News

GTCC TO PRESENT AT DREAM CONFERENCE FEB. 24-27

FOR IMMEDIATE RELEASE

February 17, 2014

ATD-team

JAMESTOWN, N.C. - Three faculty and staff members from Guilford Technical Community College will give presentations at DREAM 2014: The Achieving the Dream Annual Institute on Student Success Feb. 24-27 in Orlando, Fla. Achieving the Dream (http://www.achievingthedream.org) is a national reform network dedicated to community college student success and completion. GTCC is one of its leader colleges.

Representing GTCC at the conference will be: Kristi Short, implementation director for Completion by Design, a five-year Bill & Melinda Gates Foundation initiative that works with community colleges to increase completion and graduation rates for low-income students under 26; Clark Wright, research associate for Completion by Design; and Tim Boyd, research associate for Walmart PRESS (Persistence, Retention and Student Success) for Completion, a competitive grant program funded by the Walmart Foundation and administered by Achieving the Dream to address a common community college reform challenge: engaging full-time and adjunct faculty in student success efforts.

This year more than 1,600 participants will attend the Achieving the Dream conference to share and discuss methods to increase student success. Short, Wright and Boyd will present, "Using Multiple Measures to Predict Academic Success through Remediation: HSGPA, Motivation and You." The presentation will outline a research study conducted at GTCC that suggests a multiple measures approach to remedial (developmental) placement. The study shows that the inclusion of previous success (in the form of high school GPA) and motivation alongside placement testing makes for more accurate, less error-prone remedial placement.

In addition, Short will co-present on the following topics:

  • Pre-Conference Workshop: "Connecting the Dots: A Public School System, the Local Community College and a State University Work Together to Enhance Student Success" - The Early College High School model advocated by the Bill & Melinda Gates Foundation seems particularly beneficial to low-income students. The showcase community for this concept appears to be in Greensboro, N.C. where the high schools are located on college campuses. Not only does Achieving the Dream leader college, GTCC, have early college high schools on three of its campuses, but also a local four-year institution, North Carolina A&T State University, has two such programs located on its campus. The session will identify the steps taken to create a coordinated approach so that the local school system, GTCC and N.C. A&T work in harmony to provide lower cost/high quality educational experiences for students. (Co-presenters: William Harvey, dean of the School of Education, N.C. A&T; Stacey Alston, principal, STEM Early College at N.C. A&T; Marcus Gause, the Middle College at N.C. A&T; Tony Habit, president, North Carolina New Schools)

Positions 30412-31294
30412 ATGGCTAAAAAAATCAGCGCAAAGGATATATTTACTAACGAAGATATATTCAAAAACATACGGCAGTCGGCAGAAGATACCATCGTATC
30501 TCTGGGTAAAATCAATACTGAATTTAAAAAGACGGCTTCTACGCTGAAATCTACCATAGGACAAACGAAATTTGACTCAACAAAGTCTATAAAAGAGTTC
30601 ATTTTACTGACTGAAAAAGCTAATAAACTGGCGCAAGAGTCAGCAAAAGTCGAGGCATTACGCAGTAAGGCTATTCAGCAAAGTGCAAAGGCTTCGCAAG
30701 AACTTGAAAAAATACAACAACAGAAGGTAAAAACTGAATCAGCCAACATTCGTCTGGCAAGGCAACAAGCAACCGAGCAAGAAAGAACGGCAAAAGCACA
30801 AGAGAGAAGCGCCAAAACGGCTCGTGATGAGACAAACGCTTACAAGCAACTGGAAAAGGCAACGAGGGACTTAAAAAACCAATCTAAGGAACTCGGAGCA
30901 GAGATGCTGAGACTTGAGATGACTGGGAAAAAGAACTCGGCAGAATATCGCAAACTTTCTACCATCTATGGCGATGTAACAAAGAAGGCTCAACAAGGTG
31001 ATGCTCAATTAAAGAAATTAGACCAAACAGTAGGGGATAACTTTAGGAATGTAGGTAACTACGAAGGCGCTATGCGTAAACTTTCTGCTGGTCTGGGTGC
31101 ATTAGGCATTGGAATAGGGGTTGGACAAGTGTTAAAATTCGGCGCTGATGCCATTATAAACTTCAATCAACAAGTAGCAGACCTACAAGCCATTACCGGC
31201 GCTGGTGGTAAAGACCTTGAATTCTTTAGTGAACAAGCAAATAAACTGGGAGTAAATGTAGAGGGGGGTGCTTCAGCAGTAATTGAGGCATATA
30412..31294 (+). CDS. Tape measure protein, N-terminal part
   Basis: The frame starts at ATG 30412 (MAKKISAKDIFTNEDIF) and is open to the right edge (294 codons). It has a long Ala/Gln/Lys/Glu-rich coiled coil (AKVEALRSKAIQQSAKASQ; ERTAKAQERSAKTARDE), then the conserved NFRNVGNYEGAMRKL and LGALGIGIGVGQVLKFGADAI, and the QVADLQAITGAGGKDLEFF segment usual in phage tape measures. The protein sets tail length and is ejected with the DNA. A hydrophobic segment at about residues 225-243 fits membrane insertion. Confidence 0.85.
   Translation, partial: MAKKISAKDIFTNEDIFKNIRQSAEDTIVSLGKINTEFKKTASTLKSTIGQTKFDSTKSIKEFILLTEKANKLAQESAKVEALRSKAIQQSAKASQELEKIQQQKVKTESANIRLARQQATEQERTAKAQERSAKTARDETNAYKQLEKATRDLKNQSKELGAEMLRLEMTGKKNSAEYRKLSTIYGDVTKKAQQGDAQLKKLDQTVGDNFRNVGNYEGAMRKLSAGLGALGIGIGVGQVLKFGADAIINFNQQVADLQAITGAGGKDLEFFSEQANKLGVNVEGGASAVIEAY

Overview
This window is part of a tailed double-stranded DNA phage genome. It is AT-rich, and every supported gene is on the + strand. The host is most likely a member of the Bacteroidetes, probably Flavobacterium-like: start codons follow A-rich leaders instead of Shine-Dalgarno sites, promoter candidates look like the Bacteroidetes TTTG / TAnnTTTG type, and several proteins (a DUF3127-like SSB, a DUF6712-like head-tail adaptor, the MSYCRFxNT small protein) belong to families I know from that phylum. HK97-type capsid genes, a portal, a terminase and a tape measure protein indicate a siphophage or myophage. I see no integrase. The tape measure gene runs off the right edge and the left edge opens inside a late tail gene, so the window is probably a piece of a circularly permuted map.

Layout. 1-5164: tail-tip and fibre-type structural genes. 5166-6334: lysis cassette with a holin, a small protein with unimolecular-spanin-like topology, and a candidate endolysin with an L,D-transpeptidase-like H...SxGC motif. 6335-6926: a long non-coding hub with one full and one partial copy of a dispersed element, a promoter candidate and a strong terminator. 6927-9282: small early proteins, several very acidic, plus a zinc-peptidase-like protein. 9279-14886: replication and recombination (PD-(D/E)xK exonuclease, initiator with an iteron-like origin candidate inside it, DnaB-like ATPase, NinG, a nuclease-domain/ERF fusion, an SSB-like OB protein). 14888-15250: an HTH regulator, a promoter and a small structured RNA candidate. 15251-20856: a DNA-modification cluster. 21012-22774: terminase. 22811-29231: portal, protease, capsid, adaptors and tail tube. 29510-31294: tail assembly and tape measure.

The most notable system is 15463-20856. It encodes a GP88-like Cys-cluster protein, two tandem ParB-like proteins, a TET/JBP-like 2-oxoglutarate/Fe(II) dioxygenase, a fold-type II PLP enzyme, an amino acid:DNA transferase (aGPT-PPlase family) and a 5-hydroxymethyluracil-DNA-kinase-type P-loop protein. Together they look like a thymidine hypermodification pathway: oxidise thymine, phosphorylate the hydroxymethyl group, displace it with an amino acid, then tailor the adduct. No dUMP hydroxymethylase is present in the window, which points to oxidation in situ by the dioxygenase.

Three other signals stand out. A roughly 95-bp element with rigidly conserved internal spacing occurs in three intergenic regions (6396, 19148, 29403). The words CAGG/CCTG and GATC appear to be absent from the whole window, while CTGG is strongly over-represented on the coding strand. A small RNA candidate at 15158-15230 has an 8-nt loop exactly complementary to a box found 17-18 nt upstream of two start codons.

• "Accelerating Developmental Students into Programs of Study: Making Headway in North Carolina" - As determined by standard placement tests, most students who enroll in a community college require at least one developmental education course. However, developmental education has been identified as a loss point and a barrier to program entry. In order to provide students with necessary foundational knowledge and support while accelerating their progression into programs of study, North Carolina has made major changes in developmental education. (Co-presenters: Cynthia  Liston, associate vice president, North Carolina Community College System Office; Daniel  Price, mathematics instructor and implementation director, Completion by Design, Martin Community College; Laura  Kalbaugh, dean of Academic Success and Transition Resources, Wake Technical Community College)

  • "Strengthening Transfer Pathways: Tips and Tools for Faculty Engagement" - Most community college students want a bachelor's degree, yet only one in five transfers to a four-year institution. Colleges are redesigning academic programs and student services to create more structured paths designed to guide students to transfer with junior standing in their major and earn an associate degree on the way. This workshop will be led by a team that has worked with colleges across the country to strengthen transfer pathways. (Co-presenters: Davis Jenkins, senior research associate, Community College Research Center, Teachers College, Columbia University; Alison Kadlec, senior vice president, director of public engagement programs, director of Center for Advances in Public Engagement, Public Agenda; Isaac Rowlett, senior public engagement associate, Public Agenda).

Guilford Technical Community College is the third largest of 58 institutions in the NC Community College System. GTCC serves more than 40,000 students annually from four major campuses and three specialized centers. Learn more at www.gtcc.edu.

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- Carla Kucinski/GTCC